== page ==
Wednesday, February 10, 2010
Two-column Form Layout Without Floats
As part of my job, I work with HTML forms almost daily, and styling them is an ever-evolving challenge.
Clients like it when labels are horizontally aligned with inputs. It's the standard look, and it works well.
One of the big requirements is avoiding floats. Float behaviour is complicated and buggy, even outside of IE. Normally that's not a big issue, but in apps one can't predict where a given form will end up, what kind of custom widgets (that use their own funky float layout) will need to be part of it, etc. Basically, form CSS has to be rock-solid.
Markup has to be simple and valid XHTML. So no tricks like placing the input inside the label. And it sucks to litter markup with spans and whatnot.
There has to be allowance for error messages, help tips, overflowing label text, etc. Basically, no reliance on hand-tweaking content.
A good method that does not use floats is described in this A List Apart article: http://www.alistapart.com/articles/prettyaccessibleforms/
It uses inline-block for labels - not great, because it's hard to put properly aligned help text after it. Same with error text.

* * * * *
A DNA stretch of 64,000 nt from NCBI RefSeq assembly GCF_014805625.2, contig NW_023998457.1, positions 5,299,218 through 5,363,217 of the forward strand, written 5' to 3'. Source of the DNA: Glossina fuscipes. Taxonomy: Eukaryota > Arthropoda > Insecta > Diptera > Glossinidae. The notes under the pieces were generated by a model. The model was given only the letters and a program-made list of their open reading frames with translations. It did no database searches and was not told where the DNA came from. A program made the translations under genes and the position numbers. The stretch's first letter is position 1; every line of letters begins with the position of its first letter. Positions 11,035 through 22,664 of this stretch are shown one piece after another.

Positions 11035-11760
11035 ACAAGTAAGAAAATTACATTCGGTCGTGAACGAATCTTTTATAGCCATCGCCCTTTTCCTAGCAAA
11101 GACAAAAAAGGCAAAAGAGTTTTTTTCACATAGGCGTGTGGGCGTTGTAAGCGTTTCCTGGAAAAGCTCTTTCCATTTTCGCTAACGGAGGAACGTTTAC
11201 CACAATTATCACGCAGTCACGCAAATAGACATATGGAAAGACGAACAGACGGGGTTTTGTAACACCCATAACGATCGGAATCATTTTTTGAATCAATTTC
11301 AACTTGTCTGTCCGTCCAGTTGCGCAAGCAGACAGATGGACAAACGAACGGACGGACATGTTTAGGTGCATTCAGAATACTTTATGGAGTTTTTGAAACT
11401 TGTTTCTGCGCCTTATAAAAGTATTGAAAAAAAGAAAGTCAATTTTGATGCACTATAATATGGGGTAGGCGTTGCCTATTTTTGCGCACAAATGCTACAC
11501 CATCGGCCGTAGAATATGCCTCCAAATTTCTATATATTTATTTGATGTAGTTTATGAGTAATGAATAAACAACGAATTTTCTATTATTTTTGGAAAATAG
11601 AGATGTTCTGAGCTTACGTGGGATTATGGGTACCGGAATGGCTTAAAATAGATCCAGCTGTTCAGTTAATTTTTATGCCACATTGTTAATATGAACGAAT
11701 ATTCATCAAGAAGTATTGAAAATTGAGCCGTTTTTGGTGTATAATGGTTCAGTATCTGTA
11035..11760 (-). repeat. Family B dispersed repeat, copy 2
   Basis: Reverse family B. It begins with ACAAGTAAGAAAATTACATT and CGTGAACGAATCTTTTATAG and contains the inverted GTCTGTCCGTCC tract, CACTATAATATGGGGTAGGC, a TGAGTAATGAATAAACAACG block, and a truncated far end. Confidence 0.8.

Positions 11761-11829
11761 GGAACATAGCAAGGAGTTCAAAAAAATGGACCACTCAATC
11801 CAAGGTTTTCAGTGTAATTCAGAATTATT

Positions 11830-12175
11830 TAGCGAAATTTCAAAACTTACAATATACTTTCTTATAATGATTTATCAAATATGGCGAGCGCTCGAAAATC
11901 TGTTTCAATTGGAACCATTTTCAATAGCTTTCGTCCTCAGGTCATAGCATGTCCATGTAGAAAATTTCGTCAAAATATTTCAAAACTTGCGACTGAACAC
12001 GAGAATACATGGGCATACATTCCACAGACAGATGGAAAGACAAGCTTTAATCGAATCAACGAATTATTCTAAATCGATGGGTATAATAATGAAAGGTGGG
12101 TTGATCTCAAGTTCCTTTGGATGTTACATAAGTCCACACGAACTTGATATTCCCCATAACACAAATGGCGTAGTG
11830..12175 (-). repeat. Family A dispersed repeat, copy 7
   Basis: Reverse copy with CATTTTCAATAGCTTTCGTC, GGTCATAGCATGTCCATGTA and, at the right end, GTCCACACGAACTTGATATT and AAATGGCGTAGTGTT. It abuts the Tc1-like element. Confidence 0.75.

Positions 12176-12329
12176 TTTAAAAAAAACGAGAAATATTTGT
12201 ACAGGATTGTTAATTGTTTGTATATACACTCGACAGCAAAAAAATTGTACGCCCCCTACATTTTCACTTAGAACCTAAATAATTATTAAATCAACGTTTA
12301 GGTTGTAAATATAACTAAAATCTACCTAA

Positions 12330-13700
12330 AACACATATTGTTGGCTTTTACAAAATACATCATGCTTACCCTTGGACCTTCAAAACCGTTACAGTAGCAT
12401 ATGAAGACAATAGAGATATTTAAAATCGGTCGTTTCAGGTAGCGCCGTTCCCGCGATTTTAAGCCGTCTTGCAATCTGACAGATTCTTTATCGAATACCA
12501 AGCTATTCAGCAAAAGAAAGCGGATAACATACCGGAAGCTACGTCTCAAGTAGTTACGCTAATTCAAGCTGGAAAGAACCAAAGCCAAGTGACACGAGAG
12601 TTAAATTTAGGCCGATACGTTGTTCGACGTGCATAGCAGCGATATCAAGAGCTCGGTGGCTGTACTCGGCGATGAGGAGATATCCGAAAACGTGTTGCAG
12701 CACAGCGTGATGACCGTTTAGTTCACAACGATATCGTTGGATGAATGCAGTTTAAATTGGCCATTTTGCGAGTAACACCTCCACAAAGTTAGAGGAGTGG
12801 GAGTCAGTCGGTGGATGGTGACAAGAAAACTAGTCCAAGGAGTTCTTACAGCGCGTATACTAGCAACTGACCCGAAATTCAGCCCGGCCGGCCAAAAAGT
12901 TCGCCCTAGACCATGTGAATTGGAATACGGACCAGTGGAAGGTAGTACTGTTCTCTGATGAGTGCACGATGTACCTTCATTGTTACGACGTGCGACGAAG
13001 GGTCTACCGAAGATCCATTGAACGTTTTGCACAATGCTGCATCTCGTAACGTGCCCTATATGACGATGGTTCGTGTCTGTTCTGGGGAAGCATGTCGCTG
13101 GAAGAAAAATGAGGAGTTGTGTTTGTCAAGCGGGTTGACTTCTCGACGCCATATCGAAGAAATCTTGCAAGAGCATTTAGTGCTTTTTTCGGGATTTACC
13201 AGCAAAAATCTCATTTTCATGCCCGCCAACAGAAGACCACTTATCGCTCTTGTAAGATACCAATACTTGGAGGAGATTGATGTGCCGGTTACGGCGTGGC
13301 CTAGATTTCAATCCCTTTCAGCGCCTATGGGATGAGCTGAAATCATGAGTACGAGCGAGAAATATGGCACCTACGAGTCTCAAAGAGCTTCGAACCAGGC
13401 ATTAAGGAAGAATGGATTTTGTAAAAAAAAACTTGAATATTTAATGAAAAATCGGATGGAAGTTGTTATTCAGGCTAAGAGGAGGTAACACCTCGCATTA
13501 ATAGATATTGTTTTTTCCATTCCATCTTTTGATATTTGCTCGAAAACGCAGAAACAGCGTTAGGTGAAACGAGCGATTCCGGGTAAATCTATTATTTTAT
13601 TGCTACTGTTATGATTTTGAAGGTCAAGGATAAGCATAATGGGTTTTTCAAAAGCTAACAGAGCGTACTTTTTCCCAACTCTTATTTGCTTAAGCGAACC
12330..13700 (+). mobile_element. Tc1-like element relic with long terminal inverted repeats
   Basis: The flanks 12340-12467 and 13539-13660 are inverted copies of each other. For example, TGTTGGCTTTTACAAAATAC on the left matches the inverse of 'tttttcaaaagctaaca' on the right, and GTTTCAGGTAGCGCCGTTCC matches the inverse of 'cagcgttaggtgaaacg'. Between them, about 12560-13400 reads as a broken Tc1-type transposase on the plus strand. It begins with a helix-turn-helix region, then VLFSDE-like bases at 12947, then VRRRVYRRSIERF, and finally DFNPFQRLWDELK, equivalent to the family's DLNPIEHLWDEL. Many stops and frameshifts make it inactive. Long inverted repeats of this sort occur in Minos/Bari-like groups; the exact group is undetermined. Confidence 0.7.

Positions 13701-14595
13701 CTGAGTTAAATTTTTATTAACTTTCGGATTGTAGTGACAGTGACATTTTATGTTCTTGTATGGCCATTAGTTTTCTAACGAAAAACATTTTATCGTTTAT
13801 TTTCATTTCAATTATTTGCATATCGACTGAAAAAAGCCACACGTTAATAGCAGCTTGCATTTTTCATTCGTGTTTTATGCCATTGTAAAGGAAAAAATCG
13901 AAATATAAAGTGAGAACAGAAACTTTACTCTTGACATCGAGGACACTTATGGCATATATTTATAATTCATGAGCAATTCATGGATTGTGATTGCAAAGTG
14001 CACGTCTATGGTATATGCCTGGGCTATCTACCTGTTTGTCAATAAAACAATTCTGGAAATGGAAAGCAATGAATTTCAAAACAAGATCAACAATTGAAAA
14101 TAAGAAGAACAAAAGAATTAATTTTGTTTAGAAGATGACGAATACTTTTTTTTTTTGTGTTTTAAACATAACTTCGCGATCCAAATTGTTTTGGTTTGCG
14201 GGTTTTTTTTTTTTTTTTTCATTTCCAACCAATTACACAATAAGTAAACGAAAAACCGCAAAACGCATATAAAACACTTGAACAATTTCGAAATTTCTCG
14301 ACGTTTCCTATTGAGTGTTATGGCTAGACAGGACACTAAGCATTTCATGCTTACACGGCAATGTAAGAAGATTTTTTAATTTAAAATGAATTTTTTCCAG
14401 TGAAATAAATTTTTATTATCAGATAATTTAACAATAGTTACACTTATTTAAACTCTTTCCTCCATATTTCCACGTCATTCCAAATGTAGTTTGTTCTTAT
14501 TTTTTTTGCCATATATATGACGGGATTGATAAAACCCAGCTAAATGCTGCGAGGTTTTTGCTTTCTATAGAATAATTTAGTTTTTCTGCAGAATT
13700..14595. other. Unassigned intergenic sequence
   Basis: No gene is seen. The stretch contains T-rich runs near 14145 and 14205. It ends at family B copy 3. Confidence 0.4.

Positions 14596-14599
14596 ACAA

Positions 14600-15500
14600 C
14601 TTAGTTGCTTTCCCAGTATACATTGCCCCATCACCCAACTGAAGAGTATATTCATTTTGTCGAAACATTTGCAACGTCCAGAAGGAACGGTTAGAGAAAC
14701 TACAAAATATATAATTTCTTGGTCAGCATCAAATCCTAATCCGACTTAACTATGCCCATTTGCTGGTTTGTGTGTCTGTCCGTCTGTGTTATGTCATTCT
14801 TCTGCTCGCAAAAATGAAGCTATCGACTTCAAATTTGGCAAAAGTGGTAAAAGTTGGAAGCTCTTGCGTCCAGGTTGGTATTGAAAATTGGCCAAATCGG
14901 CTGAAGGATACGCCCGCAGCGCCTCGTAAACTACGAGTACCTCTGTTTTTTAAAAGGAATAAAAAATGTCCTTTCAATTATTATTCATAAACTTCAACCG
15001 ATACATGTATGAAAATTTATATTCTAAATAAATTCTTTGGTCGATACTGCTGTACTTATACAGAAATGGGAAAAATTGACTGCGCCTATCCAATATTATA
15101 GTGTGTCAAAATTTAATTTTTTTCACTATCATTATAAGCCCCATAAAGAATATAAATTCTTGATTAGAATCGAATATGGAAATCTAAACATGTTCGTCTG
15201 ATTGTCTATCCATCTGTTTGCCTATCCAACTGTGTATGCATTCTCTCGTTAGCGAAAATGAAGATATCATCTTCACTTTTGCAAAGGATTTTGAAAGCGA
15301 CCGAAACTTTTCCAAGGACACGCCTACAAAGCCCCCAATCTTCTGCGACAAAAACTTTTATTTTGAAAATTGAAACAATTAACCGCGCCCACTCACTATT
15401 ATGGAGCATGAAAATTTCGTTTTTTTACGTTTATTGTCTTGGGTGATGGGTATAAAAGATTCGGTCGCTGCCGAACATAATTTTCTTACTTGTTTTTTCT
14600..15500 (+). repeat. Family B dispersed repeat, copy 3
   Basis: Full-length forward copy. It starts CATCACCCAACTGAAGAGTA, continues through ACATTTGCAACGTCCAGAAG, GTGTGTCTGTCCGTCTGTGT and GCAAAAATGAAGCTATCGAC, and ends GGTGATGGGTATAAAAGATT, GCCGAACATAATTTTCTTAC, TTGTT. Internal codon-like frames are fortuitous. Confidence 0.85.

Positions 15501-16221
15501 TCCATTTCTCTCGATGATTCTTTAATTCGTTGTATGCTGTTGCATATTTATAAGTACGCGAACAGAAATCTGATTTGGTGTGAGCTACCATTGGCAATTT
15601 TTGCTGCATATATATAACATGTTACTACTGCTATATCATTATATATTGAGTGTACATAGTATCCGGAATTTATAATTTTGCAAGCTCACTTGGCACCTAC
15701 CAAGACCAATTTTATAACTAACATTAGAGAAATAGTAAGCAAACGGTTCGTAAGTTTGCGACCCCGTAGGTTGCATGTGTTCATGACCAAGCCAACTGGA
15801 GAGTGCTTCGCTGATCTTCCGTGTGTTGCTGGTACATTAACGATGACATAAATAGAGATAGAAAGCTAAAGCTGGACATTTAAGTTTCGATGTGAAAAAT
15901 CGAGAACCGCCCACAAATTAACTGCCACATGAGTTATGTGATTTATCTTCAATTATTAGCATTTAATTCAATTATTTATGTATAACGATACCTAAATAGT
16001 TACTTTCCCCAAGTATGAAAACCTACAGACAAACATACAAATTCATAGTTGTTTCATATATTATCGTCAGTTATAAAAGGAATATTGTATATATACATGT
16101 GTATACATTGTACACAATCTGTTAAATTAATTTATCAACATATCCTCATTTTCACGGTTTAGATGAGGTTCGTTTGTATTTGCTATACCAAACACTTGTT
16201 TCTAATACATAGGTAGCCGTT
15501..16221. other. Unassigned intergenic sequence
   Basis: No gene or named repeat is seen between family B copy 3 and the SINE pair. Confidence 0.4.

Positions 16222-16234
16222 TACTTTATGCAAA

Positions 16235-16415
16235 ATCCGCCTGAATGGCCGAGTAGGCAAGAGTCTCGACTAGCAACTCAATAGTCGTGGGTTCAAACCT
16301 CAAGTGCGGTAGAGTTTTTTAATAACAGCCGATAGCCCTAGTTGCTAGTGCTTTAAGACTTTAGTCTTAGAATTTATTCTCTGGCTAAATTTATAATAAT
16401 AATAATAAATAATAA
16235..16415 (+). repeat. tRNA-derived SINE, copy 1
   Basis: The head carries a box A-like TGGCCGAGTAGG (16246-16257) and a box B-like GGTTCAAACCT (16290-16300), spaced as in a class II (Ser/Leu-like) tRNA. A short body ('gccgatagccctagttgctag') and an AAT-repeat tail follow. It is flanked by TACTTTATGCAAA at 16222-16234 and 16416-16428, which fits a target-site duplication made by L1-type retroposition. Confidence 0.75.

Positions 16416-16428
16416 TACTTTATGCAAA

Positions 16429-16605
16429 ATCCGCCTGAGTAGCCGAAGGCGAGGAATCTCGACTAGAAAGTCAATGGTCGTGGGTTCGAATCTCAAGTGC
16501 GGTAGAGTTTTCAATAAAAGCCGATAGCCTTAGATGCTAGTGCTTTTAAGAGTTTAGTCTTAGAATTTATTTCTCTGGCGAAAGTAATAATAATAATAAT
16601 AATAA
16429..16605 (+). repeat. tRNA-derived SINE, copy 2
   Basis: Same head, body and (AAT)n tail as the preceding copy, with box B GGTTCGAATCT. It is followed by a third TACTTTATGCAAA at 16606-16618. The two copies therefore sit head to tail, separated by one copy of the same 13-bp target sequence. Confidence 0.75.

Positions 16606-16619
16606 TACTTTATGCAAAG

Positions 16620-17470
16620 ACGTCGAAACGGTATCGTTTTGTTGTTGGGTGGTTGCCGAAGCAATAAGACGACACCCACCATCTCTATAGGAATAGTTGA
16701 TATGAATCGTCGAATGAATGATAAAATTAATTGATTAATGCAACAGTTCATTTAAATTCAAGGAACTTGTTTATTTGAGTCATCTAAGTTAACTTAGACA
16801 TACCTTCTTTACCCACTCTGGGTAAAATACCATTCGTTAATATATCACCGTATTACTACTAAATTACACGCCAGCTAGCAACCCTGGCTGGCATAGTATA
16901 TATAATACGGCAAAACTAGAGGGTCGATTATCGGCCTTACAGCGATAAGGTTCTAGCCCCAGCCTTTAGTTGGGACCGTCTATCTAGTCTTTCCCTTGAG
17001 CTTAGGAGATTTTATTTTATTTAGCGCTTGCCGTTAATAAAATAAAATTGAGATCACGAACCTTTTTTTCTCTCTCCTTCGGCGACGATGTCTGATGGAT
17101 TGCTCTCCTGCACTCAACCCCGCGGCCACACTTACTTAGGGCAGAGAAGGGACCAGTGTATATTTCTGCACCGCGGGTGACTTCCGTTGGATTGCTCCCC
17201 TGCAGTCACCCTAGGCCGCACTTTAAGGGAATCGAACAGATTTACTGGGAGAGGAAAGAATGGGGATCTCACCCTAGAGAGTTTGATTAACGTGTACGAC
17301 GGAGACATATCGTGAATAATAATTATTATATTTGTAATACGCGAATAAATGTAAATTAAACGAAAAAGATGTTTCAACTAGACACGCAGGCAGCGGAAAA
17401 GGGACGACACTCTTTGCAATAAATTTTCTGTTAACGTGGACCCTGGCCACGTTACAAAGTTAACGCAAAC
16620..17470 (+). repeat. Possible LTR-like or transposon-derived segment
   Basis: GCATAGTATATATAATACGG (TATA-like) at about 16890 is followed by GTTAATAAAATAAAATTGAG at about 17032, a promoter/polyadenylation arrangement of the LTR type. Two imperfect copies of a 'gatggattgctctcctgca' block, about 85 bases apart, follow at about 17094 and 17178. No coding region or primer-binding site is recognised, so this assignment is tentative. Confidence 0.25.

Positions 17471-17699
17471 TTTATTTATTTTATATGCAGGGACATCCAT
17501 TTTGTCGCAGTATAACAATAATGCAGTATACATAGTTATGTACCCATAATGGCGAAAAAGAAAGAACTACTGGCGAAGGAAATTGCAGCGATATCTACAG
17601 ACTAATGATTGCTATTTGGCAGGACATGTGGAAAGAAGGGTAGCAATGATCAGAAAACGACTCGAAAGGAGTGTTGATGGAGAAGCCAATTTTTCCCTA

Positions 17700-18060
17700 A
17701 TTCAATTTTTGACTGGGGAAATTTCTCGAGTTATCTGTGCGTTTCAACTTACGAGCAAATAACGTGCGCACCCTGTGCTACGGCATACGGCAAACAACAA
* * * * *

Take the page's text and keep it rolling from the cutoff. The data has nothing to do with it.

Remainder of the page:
The answer? Negative margins. Check this example (forgive the programmer art): http://sigmaxis.com/simple-forms/
First, we keep label content to the left of everything else by assigning a width to it (as a block), and applying a left margin to other content in the form.
Next, we apply a negative bottom margin to every label. Any content that follows a label is "pulled up" vertically to appear as though they are on the same horizontal line.
For consistency across fonts and browsers, we assign a generous fixed height to the label, and make the negative margin match it. In theory, the fixed height can be anything, even zero - but IE6's overflow bug puts an end to that theory.
This brings up a big caveat with this method. If the label contains several lines of text, the browser will not auto-magically shift remaining content down, as it would with normal cleared floats. In the particular case of HTML forms, this is not an issue, given enough vertical spacing between inputs.